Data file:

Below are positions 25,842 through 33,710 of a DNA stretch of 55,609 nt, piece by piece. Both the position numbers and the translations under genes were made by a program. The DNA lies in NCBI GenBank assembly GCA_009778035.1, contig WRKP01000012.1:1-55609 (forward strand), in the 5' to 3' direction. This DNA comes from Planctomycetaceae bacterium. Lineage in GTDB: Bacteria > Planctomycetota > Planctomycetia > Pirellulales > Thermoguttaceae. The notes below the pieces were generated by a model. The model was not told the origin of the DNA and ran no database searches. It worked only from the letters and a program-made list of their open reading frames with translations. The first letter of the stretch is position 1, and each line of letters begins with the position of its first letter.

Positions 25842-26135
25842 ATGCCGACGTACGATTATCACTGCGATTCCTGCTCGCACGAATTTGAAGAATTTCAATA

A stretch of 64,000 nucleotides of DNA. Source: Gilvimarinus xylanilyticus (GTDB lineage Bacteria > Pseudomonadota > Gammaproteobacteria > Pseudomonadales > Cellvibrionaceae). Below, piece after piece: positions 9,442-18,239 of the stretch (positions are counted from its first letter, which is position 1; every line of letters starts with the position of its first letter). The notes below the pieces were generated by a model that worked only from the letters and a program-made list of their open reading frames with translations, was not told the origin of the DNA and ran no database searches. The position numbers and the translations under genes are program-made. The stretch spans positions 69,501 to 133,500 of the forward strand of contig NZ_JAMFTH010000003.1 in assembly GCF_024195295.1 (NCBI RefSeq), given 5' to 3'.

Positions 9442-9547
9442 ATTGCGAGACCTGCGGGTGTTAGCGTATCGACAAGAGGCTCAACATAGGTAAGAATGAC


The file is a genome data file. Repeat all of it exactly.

Below are positions 25,842 through 33,710 of a DNA stretch of 55,609 nt, piece by piece. Both the position numbers and the translations under genes were made by a program. The DNA lies in NCBI GenBank assembly GCA_009778035.1, contig WRKP01000012.1:1-55609 (forward strand), in the 5' to 3' direction. This DNA comes from Planctomycetaceae bacterium. Lineage in GTDB: Bacteria > Planctomycetota > Planctomycetia > Pirellulales > Thermoguttaceae. The notes below the pieces were generated by a model. The model was not told the origin of the DNA and ran no database searches. It worked only from the letters and a program-made list of their open reading frames with translations. The first letter of the stretch is position 1, and each line of letters begins with the position of its first letter.

Positions 25842-26135
25842 ATGCCGACGTACGATTATCACTGCGATTCCTGCTCGCACGAATTTGAAGAATTTCAATA

A stretch of 64,000 nucleotides of DNA. Source: Gilvimarinus xylanilyticus (GTDB lineage Bacteria > Pseudomonadota > Gammaproteobacteria > Pseudomonadales > Cellvibrionaceae). Below, piece after piece: positions 9,442-18,239 of the stretch (positions are counted from its first letter, which is position 1; every line of letters starts with the position of its first letter). The notes below the pieces were generated by a model that worked only from the letters and a program-made list of their open reading frames with translations, was not told the origin of the DNA and ran no database searches. The position numbers and the translations under genes are program-made. The stretch spans positions 69,501 to 133,500 of the forward strand of contig NZ_JAMFTH010000003.1 in assembly GCF_024195295.1 (NCBI RefSeq), given 5' to 3'.

Positions 9442-9547
9442 ATTGCGAGACCTGCGGGTGTTAGCGTATCGACAAGAGGCTCAACATAGGTAAGAATGAC